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  5. "Mae Dylan cystal â'i chwaer."

"Mae Dylan cystal â'i chwaer."

Translation:Dylan is as good as his sister.

February 28, 2016



How to tell gender from Welsh names? o_o


There are some clues. Like names ending in yn tend to be male whereas en are usually female e.g. Gwyn, Heddwyn, Tecwyn, Heulyn are all guys whereas Gwen, Heddwen, Seren, Elen are all girls.

Some names too that have been borrowed into the language too, so you may recognise them: Dafydd, Steffan, Deiniol (David, Stephan, Daniel) and Mari/Mair, Siân, Catrin (Mary, Jane, Catherine).

Or read up on Welsh history, get interested in Welsh current affairs or better still, get to know some Welsh people!


This unit seems to be introducing lots of constructions that aren't mentioned in the notes. Shwmae's info above would seem useful


A good idea. This introductory course only uses one or two of these combinations, but we will work out which units have a bit of spare space in their notes to give some more examples.

Only some prepositions are combined with these 'infixed pronouns', and only a few of the combinations are covered on introductory courses. You will find more on the web or in a grammar book if you search for the topic.


I thought â'i with I would be my sister as the person talking and his sister would be â'e. I was wrong.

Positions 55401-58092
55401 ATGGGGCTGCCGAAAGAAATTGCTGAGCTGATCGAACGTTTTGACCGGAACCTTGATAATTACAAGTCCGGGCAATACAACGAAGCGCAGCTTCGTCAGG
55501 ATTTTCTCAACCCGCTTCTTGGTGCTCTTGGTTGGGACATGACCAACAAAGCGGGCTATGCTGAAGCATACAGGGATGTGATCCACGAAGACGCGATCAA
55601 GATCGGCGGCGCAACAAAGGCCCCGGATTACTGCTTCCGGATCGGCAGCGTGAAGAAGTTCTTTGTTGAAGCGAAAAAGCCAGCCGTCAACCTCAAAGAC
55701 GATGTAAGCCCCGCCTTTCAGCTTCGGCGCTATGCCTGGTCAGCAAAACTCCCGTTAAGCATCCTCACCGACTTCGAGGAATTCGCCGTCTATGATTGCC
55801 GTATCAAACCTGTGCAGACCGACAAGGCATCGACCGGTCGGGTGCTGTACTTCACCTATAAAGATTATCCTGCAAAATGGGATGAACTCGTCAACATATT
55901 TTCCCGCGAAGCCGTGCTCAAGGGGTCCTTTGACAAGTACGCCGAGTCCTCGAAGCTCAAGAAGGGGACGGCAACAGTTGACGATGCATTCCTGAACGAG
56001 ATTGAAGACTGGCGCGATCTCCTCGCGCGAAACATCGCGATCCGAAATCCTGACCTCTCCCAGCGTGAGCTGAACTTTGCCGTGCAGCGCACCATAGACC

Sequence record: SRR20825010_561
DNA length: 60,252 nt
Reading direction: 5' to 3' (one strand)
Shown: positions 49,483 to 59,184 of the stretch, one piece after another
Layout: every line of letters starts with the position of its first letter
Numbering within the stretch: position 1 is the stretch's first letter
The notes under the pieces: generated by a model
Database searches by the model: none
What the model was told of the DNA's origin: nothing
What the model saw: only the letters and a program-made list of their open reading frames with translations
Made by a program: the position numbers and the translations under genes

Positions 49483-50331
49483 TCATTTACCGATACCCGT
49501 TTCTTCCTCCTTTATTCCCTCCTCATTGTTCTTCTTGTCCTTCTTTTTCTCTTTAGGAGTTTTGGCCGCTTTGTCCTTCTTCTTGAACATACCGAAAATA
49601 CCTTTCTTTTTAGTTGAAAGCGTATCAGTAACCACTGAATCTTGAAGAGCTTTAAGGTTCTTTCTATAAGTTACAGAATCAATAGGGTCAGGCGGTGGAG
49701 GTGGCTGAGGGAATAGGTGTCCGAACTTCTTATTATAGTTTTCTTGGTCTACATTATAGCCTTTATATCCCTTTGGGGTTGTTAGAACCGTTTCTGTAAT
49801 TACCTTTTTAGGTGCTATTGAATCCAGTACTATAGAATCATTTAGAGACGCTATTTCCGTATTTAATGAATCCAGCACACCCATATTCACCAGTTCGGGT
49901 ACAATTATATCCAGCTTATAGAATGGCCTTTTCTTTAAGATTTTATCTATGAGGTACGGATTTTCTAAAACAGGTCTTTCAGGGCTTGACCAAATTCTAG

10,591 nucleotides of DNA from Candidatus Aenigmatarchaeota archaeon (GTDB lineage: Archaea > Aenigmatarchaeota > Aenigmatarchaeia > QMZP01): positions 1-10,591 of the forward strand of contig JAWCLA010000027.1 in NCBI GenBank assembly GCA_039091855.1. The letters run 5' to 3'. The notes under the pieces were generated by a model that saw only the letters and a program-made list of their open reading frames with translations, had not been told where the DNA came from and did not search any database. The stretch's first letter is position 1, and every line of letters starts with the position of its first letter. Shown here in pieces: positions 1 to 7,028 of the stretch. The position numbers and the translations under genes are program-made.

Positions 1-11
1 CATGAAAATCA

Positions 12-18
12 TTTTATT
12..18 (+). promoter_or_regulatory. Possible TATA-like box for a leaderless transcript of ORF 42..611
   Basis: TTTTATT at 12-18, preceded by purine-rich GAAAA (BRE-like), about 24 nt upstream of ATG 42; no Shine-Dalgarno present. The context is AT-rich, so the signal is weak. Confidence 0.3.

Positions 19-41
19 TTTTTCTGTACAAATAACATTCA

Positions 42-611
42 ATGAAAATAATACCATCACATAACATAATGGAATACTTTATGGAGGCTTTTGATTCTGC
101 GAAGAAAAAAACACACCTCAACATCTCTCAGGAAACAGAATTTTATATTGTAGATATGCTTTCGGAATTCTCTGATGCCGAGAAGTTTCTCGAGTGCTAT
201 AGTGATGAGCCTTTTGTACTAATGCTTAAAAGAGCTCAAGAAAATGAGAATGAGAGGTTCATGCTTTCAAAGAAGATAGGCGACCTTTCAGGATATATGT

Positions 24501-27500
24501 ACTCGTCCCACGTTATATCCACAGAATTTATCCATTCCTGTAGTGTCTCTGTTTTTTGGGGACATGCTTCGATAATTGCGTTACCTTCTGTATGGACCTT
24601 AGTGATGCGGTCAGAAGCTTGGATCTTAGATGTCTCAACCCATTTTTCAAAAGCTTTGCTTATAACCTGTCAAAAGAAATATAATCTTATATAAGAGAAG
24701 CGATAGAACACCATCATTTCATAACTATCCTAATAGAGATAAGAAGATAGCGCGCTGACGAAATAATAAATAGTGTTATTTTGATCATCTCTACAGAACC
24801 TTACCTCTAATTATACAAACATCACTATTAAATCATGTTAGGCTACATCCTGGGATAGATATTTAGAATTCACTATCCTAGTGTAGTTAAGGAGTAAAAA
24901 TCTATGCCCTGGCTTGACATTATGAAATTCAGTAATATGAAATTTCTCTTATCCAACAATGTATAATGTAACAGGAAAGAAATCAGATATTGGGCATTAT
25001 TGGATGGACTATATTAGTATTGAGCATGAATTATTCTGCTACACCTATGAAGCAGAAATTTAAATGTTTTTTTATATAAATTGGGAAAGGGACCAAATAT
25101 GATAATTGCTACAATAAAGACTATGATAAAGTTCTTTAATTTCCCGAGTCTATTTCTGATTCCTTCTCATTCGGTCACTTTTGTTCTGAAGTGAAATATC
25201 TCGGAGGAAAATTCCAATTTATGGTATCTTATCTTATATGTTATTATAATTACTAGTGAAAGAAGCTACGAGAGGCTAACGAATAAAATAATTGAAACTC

I believe it's a contraction. It would be "â ei chwaer e" but is shortened in speech to "â'i chwaer" My sister would be "fy chwaer i" or "fy chwaer"


You're right. There are a few common contractions of possessives in colloquial Welsh:

ei > 'i e.g. â'i chwaer "as his/her sister"

ein > 'n e.g. a'n tŷ "and our house"

eich > 'ch e.g. i'ch parti "to your party"

eu > 'u e.g. o'u gwlad "from their country"

In addition,ei "his/her" and eu "their" both become 'w after the preposition i "to/for".

i + ei > i'w dŷ "to his house"

i + ei > i'w thŷ "to her house"

i + eu > i'w tŷ "to their house"


Is this "good" behavioral or quantitative? This sentance feels odd, like assigning a horrible chore no one wants and it wouldn't matter which was chosen?


The range of da in Welsh is probably as wide as "good" in English, so this could mean any number of things: "He's as well-behaved as his sister / as good as his sister at playing the piano / as good a choice for doing the horrible chore as his sister is ... etc.

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